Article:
February 26, 2020
The food we eat is a source of more than 26 000 different biochemicals, out of which only about 150 are currently considered by USDA and most databases, according to a recent study published in Nature Food. As the old saying goes, we are what we eat, and this certainly adds complexity to our being. But what are these chemical compounds and how do they impact our health? While such a large number of chemical compounds may sound scary, most of the compounds actually may have complex benefits to our health, as science has slowly began to unravel.
Plant foods alone contain thousands of secondary metabolites, called phytochemicals, which plants produce to survive in their environment, where they are unable to change their location. Plants use them for defending themselves against herbivores and pathogens. They are also needed for producing colour to flowers and fruits in order to attract animals. By a coincidence and millions of years of animals consuming plants for food, phytochemicals have a mostly positive effect on our bodies, too.
Why call phytochemicals dark matter? It’s not just that most of them are unknown or undetermined from foods, it’s also about the lack of information available for consumers. There is only so much space in food packages to show what’s inside.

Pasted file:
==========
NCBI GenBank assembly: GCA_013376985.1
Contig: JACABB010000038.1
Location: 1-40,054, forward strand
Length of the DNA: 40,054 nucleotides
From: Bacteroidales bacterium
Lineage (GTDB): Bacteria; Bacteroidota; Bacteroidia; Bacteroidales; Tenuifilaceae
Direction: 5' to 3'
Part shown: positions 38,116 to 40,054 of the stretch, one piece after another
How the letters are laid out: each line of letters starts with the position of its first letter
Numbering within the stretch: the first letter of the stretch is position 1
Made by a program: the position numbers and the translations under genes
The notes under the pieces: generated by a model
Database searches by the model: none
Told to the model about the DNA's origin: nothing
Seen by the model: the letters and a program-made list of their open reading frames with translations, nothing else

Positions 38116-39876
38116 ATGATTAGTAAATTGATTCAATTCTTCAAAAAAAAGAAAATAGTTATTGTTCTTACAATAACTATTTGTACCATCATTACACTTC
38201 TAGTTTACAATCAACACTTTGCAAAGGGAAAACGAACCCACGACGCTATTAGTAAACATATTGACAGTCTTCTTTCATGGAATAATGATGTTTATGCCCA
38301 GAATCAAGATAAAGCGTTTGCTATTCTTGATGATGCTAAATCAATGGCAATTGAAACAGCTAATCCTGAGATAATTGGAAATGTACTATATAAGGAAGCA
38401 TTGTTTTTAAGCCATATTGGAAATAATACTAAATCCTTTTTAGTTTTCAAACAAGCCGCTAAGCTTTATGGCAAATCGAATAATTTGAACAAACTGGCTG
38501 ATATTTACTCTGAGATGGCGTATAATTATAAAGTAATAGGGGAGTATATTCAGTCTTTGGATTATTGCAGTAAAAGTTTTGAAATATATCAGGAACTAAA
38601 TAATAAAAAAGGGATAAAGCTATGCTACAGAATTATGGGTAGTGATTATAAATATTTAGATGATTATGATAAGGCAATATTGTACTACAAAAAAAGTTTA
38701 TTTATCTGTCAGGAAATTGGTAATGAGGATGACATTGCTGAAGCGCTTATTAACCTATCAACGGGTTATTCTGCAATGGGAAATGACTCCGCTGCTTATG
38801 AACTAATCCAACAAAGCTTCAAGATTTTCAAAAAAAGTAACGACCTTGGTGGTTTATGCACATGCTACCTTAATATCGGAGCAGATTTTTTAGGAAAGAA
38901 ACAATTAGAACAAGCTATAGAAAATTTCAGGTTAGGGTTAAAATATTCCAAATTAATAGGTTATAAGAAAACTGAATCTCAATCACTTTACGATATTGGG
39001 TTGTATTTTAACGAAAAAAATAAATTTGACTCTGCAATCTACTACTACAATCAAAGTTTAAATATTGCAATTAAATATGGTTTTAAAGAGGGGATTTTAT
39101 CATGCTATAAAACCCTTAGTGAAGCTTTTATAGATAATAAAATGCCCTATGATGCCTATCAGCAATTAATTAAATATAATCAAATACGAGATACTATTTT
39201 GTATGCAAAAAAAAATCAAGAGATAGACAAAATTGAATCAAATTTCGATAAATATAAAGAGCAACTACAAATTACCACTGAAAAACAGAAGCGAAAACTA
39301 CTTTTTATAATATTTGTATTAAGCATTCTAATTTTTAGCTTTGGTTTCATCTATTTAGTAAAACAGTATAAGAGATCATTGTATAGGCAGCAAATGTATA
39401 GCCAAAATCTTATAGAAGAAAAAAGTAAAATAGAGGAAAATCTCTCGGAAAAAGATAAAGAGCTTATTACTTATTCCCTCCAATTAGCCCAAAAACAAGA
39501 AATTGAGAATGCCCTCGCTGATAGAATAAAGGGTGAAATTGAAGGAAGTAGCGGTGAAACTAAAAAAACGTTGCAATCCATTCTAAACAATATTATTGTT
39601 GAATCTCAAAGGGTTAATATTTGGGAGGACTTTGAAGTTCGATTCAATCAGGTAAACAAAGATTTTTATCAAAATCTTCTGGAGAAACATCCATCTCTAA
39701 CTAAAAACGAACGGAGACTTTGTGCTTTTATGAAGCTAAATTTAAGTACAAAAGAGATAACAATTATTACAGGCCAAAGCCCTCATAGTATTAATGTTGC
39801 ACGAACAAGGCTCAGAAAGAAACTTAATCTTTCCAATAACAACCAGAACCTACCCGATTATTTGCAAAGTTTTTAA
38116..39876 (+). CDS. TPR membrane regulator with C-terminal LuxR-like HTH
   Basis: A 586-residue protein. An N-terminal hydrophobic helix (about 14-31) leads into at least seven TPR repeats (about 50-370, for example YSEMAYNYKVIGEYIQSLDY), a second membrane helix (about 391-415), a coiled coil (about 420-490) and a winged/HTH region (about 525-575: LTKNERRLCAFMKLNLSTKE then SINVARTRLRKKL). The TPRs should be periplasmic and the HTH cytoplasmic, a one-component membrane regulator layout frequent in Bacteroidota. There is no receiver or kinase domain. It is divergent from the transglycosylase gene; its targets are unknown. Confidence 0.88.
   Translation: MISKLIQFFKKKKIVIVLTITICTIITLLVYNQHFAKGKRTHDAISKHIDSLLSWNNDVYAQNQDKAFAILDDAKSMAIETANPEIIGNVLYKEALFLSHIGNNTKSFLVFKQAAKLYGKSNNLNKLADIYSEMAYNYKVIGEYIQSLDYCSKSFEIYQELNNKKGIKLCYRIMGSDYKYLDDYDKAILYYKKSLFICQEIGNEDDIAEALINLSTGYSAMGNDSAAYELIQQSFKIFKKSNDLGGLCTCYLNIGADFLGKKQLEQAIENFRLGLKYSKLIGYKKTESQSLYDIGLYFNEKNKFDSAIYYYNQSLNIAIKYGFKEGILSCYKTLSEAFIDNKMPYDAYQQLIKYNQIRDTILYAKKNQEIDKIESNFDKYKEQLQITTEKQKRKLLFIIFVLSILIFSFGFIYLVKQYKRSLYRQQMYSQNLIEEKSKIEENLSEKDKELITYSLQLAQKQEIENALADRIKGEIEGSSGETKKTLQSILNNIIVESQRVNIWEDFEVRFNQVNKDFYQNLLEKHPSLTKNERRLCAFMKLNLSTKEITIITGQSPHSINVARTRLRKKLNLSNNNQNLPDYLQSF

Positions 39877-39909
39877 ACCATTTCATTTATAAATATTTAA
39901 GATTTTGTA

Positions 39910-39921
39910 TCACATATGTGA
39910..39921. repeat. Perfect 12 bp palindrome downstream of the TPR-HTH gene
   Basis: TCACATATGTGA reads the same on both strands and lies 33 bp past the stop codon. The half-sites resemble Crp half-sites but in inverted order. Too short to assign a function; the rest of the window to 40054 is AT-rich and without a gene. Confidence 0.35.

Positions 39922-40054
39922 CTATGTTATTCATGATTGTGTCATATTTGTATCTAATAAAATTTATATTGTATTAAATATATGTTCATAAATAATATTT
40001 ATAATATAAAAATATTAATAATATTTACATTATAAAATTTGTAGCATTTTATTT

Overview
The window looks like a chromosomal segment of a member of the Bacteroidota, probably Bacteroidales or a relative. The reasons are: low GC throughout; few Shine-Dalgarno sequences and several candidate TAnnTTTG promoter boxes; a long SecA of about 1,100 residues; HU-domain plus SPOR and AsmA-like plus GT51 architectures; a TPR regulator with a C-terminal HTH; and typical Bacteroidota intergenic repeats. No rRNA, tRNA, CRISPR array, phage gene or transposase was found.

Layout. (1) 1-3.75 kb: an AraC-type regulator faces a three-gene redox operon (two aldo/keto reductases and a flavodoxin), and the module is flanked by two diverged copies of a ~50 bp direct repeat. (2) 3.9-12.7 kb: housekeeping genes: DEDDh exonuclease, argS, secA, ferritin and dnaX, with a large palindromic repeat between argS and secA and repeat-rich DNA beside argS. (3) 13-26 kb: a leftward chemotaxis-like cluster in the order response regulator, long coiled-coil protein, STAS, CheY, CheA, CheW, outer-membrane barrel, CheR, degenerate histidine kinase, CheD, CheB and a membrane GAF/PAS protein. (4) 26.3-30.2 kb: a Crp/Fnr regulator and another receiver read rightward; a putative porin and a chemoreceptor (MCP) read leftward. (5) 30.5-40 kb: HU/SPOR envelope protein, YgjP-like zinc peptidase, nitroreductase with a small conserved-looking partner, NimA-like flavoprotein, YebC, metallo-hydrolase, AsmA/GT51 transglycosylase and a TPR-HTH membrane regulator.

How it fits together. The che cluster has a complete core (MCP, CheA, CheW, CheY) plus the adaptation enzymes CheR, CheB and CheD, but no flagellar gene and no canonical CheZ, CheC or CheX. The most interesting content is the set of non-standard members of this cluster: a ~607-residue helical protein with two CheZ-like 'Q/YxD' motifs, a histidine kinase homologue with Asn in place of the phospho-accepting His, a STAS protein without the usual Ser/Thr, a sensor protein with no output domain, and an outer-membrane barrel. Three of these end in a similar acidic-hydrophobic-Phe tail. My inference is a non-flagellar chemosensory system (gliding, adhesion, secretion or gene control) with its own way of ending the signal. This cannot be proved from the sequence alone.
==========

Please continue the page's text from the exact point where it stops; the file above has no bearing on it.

The chemical composition of most foods is still poorly known for substances beyond the 150 most well-known ones. Besides the ingredients that matter, food processing and preparation can also have a major impact on the final content of the bioactive molecules. Each individual may also have a slightly different response to the molecules because of genetic differences and because phytochemicals can modulate the activity of those genes. Yet another complication in understanding the way ‘dark matter’ in food functions is the gut microbiota, which modulates many of the compounds into different forms before they are absorbed into the circulation.
How to increase our understanding on what food actually contains and how it makes us who we are? The authors of the paper suggest that network medicine could help decipher the molecular interactions between the thousands of different molecules. Machine learning could assist in digging out already existing information about the chemical composition of food. We also need more data on different foods – and this is where Afekta could step in.
Link to the original publication: https://www.nature.com/articles/s43016-019-0005-1